3D ultrasound is a medical ultrasound technique used during pregnancy, providing three dimensional images of the fetus. Often these images are captured rapidly and animated to produce a "4D ultrasound".
3D ultrasound works similarly to the traditional ultrasound except that the ultrasound waves are directed from multiple angles. The waves are reflected back and captured and together provide enough information to construct a 3-dimensional image in much the same way as 3D movies. 3D Ultrasound was first developed by Olaf von Ramm and Stephen Smith at Duke University in 1987.
The 3D/4D ultrasound imaging should utilize ultrasound energy subject to the same limits as conventional (2D) ultrasound to create the 3D images.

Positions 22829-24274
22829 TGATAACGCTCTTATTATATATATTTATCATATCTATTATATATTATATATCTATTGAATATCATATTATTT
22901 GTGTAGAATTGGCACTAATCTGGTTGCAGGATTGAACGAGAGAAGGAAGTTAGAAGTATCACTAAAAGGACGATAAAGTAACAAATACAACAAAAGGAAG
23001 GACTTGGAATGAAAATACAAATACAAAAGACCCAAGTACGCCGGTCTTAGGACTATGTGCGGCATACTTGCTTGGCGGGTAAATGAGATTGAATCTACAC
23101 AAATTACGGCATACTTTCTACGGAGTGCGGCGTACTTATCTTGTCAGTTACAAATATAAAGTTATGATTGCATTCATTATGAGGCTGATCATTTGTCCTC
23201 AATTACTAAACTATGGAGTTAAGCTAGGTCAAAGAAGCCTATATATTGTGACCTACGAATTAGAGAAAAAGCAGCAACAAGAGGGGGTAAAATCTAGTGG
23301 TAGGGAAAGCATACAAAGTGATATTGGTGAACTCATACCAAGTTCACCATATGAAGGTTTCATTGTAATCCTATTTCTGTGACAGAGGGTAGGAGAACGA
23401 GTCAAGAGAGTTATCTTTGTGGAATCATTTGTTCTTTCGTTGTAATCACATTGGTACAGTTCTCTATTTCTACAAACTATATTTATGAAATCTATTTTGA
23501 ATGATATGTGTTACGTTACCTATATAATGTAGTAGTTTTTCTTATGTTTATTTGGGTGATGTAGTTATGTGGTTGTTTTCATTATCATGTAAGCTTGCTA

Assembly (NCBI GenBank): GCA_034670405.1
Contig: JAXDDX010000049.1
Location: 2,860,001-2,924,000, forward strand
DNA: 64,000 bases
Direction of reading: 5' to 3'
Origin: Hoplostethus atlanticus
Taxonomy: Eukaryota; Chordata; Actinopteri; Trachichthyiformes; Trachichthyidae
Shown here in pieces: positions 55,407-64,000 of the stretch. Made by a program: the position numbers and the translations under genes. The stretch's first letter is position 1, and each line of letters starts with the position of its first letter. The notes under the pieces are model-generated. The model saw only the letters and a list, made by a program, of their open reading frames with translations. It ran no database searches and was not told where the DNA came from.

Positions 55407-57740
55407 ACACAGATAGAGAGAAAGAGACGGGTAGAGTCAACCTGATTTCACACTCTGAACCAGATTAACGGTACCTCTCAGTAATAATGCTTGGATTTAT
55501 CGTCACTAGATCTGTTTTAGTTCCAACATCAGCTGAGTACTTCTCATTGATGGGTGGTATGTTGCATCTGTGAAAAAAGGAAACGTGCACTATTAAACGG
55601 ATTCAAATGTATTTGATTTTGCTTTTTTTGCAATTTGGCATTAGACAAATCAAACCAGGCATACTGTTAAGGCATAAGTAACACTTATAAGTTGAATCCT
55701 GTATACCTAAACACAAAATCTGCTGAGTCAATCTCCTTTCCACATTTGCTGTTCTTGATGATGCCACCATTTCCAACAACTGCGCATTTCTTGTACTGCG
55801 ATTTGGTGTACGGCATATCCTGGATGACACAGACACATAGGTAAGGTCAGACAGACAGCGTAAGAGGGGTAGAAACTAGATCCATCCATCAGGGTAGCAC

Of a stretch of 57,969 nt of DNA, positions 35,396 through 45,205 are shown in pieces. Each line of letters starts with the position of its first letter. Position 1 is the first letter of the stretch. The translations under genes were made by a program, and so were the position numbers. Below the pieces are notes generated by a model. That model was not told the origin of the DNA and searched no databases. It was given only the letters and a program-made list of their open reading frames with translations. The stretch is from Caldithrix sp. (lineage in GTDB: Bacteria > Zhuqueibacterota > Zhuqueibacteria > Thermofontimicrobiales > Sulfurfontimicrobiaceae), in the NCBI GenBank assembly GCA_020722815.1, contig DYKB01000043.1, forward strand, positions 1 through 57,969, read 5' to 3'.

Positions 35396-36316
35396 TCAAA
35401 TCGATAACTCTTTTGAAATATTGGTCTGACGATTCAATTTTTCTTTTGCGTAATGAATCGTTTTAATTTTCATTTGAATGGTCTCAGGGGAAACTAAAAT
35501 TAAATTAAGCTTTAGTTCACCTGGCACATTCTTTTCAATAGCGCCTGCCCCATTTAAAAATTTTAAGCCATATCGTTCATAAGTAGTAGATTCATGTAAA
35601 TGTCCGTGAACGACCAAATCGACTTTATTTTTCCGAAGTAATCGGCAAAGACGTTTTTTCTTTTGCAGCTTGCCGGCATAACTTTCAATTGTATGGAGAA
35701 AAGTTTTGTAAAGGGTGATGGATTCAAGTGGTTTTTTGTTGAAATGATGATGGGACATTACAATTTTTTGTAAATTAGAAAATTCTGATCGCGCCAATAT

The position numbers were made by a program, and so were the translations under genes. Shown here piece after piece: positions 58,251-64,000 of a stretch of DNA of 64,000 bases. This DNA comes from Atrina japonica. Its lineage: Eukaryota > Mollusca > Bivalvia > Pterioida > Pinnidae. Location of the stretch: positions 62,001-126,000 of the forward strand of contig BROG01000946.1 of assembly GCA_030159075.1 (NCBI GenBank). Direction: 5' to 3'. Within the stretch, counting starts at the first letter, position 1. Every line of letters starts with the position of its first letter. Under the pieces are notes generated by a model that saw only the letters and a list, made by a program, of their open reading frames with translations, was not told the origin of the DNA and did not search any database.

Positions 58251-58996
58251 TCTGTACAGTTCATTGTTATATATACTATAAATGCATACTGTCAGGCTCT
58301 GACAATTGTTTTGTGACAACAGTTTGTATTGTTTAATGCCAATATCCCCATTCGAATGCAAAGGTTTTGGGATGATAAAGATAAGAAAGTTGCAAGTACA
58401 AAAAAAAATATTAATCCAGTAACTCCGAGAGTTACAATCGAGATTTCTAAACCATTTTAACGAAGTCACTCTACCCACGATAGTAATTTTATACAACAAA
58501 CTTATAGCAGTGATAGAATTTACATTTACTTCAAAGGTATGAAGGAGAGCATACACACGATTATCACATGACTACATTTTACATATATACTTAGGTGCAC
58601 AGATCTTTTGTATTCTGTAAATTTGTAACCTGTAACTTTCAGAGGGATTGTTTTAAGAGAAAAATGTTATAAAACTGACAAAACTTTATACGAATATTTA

Medical ultrasonography uses ultrasound (high-frequency sound waves) to visualize soft tissue structures in the body in real time.
No ionizing radiation is involved, but the quality of the images obtained using ultrasound is highly dependent on the skill of the person (ultrasonographer) performing the exam. Ultrasound is also limited by its inability to image through air (lungs, bowel loops) or bone. The use of ultrasound in medical imaging has developed mostly within the last 30 years. The first ultrasound images were static and two dimensional (2D), but with modern-day ultrasonography 3D reconstructions can be observed in real-time; effectively becoming 4D.